Let’s imagine this scenario.
You are hiking following a trail on your map, and unexpectedly you found a trail intersection in front of you that you don’t have on your map.
This can happen to you even if your map is just 2 years old.
So, which one of the trails is the one that you see on your map?
After you finish watching this lesson, you know how to answer this question.
Hello and welcome this lesson of the online course Wilderness Navigation Masters, where you will learn how to match your map to the terrain using bearings.
Saying that, means if I see a landmark in the real world I can pinpoint it on my map and vise versa.
Why should I match my map to the terrain using bearings:
You may ask me, but why should I match my map to the terrain using bearings, if I already know how to do it without bearings.
This is a good question.
You have to know how to do it using bearings because it’s more accurate.
Now that you see the importance of knowing how to match your map to the terrain using bearings, let’s start with how to take a bearing of a point landmark from your map and sight it on the terrain.
Take a bearing on your map and sight it on the terrain :
Taking a bearing from your map and sight it on the terrain is useful when we see a landmark on our map, but we don’t know in which direction he is in the real world.
To take a bearing from your map, you should have a north-south line to measure the angle between the geographic north and your point.
If you have a map like this, where the UTM grid north is the same as the geographic north, because the declination diagram doesn’t mention that there is an angle between the two,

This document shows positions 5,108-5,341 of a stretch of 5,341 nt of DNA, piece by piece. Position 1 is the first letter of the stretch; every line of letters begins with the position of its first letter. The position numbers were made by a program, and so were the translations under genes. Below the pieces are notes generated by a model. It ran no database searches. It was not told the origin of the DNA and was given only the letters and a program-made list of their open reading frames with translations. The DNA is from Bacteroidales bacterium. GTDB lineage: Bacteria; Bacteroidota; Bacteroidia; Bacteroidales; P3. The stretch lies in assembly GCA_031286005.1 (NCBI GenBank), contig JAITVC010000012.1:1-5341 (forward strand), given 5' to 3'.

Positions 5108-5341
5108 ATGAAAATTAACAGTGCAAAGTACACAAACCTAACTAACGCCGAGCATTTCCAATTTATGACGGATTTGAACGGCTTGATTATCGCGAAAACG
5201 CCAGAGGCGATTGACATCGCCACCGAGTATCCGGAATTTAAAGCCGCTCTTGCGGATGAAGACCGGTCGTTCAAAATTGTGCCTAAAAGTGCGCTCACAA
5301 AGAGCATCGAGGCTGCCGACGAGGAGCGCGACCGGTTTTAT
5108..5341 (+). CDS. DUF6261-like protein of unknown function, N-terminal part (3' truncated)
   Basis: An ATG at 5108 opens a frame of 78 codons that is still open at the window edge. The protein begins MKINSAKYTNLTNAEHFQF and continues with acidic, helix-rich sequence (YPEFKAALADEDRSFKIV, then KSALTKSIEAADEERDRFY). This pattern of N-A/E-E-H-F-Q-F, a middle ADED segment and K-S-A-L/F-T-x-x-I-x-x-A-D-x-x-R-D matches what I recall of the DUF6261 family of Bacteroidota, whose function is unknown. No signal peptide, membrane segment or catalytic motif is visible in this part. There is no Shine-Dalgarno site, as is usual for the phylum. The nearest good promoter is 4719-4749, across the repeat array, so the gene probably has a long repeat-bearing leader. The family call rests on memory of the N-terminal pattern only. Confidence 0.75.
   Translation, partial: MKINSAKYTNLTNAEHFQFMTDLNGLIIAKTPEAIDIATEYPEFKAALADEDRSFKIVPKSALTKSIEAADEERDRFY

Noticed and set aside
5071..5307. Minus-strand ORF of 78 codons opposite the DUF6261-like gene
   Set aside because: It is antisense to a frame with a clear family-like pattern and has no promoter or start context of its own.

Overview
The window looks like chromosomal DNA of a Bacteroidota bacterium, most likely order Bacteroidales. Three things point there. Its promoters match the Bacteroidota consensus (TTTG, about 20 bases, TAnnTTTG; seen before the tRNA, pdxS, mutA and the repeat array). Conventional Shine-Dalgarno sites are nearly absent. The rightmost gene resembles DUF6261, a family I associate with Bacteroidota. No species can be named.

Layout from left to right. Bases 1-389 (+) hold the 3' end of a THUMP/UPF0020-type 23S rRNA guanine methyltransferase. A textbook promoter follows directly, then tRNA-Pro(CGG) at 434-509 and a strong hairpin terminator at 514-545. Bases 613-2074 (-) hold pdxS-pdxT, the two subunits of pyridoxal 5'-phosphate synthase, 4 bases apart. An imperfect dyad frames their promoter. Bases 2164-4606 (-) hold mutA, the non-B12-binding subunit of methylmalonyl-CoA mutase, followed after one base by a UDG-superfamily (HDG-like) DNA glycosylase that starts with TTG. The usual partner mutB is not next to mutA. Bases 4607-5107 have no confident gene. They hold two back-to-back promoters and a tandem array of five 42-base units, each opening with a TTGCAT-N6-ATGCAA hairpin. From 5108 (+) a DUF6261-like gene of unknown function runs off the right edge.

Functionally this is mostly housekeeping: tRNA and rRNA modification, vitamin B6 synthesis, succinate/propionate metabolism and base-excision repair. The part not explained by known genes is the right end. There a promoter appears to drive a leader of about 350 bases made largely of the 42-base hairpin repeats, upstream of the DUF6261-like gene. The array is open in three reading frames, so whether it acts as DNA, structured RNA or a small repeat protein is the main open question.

you can use the UTM grid to get this north-south line.
If you don’t, I mean, there is an angle between the UTM grid north and the geographic north, you can draw a parallel line to the edge of your map.
[Skip the video below to 1:58]
Take a bearing on the terrain and sight it on the map
Taking a bearing on the terrain and sight it on your mao is helpful when you see a landmark in front of you but you want to know where is it on your map.
[Skip video to 4:23]
Till now, I still didn’t show you how to answer our first question of, if we are walking following a trail on your map, and suddenly you found a trail intersection in front of you that you don’t have on your map, how to know which one of them is the one on your map?
To answer this question, I should show you how to match your map to the terrain using bearings for linear landmarks.
- Step 1: try to pinpoint exactly where you are on your map.
- Step 2: Measure the angle between the geographic north and the general direction of this trail to get a bearing.
- Step 3: Shoot this bearing on the field, and now the direction of travel arrow point at one of your two trails in front of you, and this trail is the one on your map.
This technique of matching your map to the terrain using bearings can also help you to pinpoint exactly your location on your trail when you know that you may found two intermittent creeks on your way.
Because the bearing of this intermittent creek will be something below 90°, and the bearing for the other intermittent creek audience between 30° and 40°, when you arrive at an intermittent creek and you want to know which one of them you are at to locate yourself exactly on your map, take a bearing of the intermittent creek you found, and from the bearing, you can know if you are here or here.
Now let’s go to see the exercise of this lesson.
Besides the exercise, I want you to practice what you learned in this lesson because it’s the base for what we gonna see in the next ones.
If you didn’t understand something, do not forget that you can leave me a comment in the comments section below.
Thank you and see you in the next lesson.
Updated on December 6, 2021 by Ben